This content is excerpted from Sensor Technology Alert and Newsletter, a sensor intelligence service published by the Technical Insights unit of Frost & Sullivan.
Toxic pollutants have always been a source of concern to the health of aquatic bodies. Ranging from the release of chemicals to oil spills, the effect of such events, particularly in terms of their impact on the population of aquatic species, have alerted us of the degree of harm they can have on the overall ecosystems. As a result, the capability to detect the presence of such pollutants has been a key concern for various government and nongovernment organizations.
Trinitrotoluene, or more commonly known as TNT, is a major source of hazardous water pollution and is produced through military installations involved in manufacturing, storage, and handling of munitions. Past research has proved that TNT contamination occurs via surface water runoff or ground water inflow and has been found to be particularly detrimental to benthic invertebrates, fish, and plants. TNT detection techniques include the use of high-pressure liquid chromatography (HPLC) coupled with ultraviolet (UV) detection, immunochemical methods, and many others. The technique based on HPLC has a number of drawbacks such as its high cost, and inability of real or near-time assessment at low concentrations. Additionally, the Environmental Protection Agency (EPA) has its own method for the detection of TNT, which is based on using antibody-based detection systems. This process has a fixed sensitivity and specificity criteria for investigators using it. However, all these techniques can have drawbacks either in terms of the speed of detection or sensitivity.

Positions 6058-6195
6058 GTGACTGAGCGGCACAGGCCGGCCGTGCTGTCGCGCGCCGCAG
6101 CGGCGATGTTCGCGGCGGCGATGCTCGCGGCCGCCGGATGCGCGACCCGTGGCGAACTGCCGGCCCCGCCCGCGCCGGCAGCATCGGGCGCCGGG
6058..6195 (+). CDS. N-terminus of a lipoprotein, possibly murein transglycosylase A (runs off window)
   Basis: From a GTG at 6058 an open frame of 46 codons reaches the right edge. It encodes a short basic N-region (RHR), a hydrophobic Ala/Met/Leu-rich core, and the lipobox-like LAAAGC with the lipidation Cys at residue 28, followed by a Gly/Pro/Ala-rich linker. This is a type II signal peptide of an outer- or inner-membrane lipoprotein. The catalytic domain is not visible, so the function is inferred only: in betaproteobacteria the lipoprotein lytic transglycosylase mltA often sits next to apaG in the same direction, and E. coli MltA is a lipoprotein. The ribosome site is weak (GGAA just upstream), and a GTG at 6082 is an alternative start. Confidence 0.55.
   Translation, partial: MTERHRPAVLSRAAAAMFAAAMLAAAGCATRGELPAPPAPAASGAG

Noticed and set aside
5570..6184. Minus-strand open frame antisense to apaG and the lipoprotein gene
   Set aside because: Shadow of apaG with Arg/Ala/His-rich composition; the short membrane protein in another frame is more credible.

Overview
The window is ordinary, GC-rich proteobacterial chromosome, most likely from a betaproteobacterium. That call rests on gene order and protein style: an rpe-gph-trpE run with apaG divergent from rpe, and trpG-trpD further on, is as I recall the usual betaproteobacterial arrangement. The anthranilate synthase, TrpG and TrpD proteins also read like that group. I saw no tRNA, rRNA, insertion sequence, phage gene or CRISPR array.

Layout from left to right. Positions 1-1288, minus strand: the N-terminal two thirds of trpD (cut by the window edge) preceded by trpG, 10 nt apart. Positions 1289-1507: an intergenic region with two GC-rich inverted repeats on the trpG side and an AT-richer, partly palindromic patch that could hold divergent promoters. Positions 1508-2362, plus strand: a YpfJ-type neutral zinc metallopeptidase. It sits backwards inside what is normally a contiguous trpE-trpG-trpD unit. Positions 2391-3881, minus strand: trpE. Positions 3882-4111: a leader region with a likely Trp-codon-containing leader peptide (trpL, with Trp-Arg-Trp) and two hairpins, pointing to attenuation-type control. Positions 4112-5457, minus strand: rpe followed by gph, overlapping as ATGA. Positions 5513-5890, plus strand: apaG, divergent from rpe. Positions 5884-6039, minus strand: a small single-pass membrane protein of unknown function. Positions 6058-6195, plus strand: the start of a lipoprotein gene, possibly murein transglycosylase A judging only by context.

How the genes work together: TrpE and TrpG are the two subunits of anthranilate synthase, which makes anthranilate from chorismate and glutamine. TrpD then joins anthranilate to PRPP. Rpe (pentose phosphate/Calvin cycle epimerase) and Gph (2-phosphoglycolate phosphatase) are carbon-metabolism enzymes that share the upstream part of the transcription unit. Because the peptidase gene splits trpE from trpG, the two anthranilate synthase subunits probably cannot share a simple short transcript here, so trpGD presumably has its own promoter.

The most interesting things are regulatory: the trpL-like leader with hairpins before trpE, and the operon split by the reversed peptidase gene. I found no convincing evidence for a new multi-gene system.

Researchers from Department of Environmental and Aquatic Animal Health, Virginia Institute of Marine Science, College of William and Mary have worked on a project with Sapidyne Instruments Inc., Boise, ID to develop and assess a biosensor to detect TNT in near real time in aquatic samples. The KinExA (Kinetic Exclusion Assay) sensor developed by Sapidyne Instruments Inc. is a highly sensitive TNT immunosensor that consists of a specific monoclonal antibody coupled with a prototype fluorescence-based detector system. The detection technology is based on fluid phase interaction of the target with a specific antibody and detection of fluorescence inhibition.
The developed biosensor has proven to be reliable in the test trails to identify a wide range of TNT concentrations. Further developments are envisioned and include reagent cooling and an in-built computerized control system. This would provide on-site capabilities to carry out autonomous assessment of pollutant concentrations. The impact of particulate matter and dissolved organic carbon on the system's performance is also seen as a probable area of research.